Theatre: Tom’s bold, brilliant way of opening the world’s eyes to autism
It’s been said that having an authentic identity is the highest form of intelligence.
It’s a theory that springs to mind when interviewing playwright Tom Middleditch, a relentlessly dynamic thinker whose thoughts and insights into autism come at you with both speed and precision.
Unlike many who have attempted to write about autism for the stage or screen, Tom’s artistic endeavours come from a place of lived experience, acute self-awareness and desire to challenge the way the world perceives autism.
It’s what makes Tom the perfect candidate to create a production such as Alexithymia, working alongside whip-smart director Jayde Kirchert.
A high number of autistic people experience alexithymia, which is defined as an inability to name or describe emotions.
Developed and presented by a neuro-diverse cast and creative team, the stage production features an interdependent and delicate mix of sensory stimuli, sound design and stylised performances.
Alexithymia is presented as three short works – Social_function.exe is about an autistic woman who invents an artificial intelligence implant to navigate a job interview; The Curious Case of You is a game show that puts audiences’ emotional intelligence to the test; and Nirvana Syndrome follows a woman who has no desire for anything and is consequently defined by other people’s expectations.
Tom says alexithymia can be best thought of as the distance one is from what they feel and that the production is structured to encourage autistic thinking.
Each piece explores a theme borne from alexithymia, but the full experience only emerges once the audience starts to recognise the patterns between the short works.
Following are some of Tom and Jayde’s observations about alexithymia, autism and their stage production.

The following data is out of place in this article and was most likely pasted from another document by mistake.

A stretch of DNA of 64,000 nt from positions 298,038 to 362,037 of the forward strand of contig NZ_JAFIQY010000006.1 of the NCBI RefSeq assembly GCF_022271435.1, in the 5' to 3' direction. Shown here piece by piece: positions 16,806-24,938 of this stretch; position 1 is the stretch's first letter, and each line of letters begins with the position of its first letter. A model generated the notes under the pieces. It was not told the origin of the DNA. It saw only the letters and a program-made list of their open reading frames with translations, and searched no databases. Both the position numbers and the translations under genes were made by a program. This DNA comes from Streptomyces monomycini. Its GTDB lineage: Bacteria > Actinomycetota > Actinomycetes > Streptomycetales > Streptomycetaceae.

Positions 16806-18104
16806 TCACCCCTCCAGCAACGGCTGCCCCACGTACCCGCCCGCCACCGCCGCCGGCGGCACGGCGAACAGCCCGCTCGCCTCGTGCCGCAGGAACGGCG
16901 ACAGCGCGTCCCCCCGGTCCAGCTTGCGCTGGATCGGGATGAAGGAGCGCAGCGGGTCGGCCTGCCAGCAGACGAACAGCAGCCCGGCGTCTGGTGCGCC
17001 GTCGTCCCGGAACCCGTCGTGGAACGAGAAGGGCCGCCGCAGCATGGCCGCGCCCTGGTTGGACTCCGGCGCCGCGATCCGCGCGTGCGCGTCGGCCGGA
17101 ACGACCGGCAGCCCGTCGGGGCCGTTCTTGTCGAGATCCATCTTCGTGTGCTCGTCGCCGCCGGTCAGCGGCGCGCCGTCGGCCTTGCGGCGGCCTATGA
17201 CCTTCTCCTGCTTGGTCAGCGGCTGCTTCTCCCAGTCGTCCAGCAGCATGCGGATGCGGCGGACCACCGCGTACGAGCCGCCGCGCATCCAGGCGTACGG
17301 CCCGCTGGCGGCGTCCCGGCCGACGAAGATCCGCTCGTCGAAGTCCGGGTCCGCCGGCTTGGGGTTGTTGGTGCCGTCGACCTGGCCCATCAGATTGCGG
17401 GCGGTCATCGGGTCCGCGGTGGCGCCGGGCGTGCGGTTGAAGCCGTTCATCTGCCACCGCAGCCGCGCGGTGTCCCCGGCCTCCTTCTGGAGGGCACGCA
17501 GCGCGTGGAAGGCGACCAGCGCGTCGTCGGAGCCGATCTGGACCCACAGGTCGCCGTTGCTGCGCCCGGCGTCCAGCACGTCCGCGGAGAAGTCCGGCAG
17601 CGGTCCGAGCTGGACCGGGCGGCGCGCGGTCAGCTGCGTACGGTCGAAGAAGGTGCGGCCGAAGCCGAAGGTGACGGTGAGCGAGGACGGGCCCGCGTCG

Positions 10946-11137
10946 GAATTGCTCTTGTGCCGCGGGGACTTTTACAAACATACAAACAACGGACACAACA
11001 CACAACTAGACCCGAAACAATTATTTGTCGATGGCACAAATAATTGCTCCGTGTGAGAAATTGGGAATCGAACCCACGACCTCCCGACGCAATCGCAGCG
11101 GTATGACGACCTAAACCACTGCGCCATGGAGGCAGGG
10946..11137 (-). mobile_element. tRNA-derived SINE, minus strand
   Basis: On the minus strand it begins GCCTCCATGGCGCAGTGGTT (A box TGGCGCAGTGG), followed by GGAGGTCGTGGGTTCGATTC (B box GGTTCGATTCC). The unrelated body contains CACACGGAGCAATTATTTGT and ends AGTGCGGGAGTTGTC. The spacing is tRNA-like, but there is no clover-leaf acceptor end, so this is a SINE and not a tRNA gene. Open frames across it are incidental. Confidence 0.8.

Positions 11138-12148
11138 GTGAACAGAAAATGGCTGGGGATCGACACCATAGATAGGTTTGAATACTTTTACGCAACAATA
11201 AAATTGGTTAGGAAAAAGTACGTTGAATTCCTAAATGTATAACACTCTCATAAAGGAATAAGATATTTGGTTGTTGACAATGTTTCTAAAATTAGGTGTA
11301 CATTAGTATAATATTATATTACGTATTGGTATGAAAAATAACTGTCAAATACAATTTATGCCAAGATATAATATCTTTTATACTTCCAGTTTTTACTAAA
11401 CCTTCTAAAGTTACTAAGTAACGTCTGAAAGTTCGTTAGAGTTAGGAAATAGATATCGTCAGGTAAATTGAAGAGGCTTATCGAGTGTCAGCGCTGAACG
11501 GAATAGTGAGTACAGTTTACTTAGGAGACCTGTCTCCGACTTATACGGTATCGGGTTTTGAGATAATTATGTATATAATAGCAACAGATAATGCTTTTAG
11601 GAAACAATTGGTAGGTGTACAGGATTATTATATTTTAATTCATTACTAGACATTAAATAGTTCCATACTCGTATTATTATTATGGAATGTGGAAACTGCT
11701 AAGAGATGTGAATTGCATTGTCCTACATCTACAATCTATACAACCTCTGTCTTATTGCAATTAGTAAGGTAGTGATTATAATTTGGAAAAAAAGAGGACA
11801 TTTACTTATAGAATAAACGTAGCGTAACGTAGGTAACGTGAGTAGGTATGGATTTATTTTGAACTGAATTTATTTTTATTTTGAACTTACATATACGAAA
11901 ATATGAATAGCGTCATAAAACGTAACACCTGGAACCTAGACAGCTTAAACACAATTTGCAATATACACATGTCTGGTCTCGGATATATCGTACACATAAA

Tom: Autistic people are one of the most populace minority groups on the planet and exist independent of culture.
Jayde: Tom runs a Purple Planet workshop and ran one with us (members of the Alexithymia team). It was a great insight into understanding the process neurotypical people go through, of absorbing and subconsciously learning social codes and rules that don’t happen or happen inm a different way for autistic people. The workshop helped us understand the constructed aspects of social life we think are natural but are all constructed.
Tom: It’s all performed. It’s just that some of us are better at forgetting we are performing than others. I’ve had a lifetime of learning how to blend in, match my personality to my accidental quirks. There are two ways of going about that. One is the repression angle, where you know you do things other people find uncomfortable and you don’t know why so you don’t do anything. Or, you go, “I don’t care because I don’t know the difference” and you do them (things) anyway.
Most of my ideas have come from the DSM-5 change. Basically, that was the starting point for thinking, if Aspergers doesn’t exist, what is my identity now.
I have about 12 plays going on in my head at the moment. All of them have come from reading all the literature out there and my own experience.
This play (Alexithymia) has a beginning, middle and end but it’s more conceptual than narrative. Each piece is engaging in itself. You won’t be watching it and saying, “I don’t understand what’s going on.
The tricky part is connecting the three things (parts) together into one experience. That’s the process that’s required when you are alexithymic.
I want to say that the thing that’s quietly ground-breaking about this play _ a silent earthquake! _ is that there are a minimum five autistic women, female characters in this piece.
Other shows, it’s more about how the neurotypical person engages with the autistic person, with our current understanding of the stereotypes, rather than breathing full life into it. This work breathes full life into it from our perspective. We are trying hard to find that middle ground between staying true to the autistic voice but also having it clear enough so that a neurotypical audience can access it and become more empathetically engaged with autistic people.
Jayde: This also has the potential to change the way autistic women are perceived. It’s a great opportunity for people who are neurotypical and don’t know much about autism, or are curious, to get an insight.
Tom: Culturally I would say there’s a lot more expectation put on (autistic) women to be emotionally empathetic and and socially literate. The one example I go to is obsession, the categorisation of knowledge.
For boys, a 9-year-old can name all the stars in a constellation and you think that’s clearly an autistic thing. That’s categorisation of scientific, factual knowledge. You get a girl who can tell you all the make-up labels and orders them by pigmentation thickness, people go, that’s just being a woman.
Alexithymia, Citizen Theatre & A_tistic
8 – 19 November 2017
Meat Market, Stables
Corner of Courtney & Wreckyn Streets, North Melbourne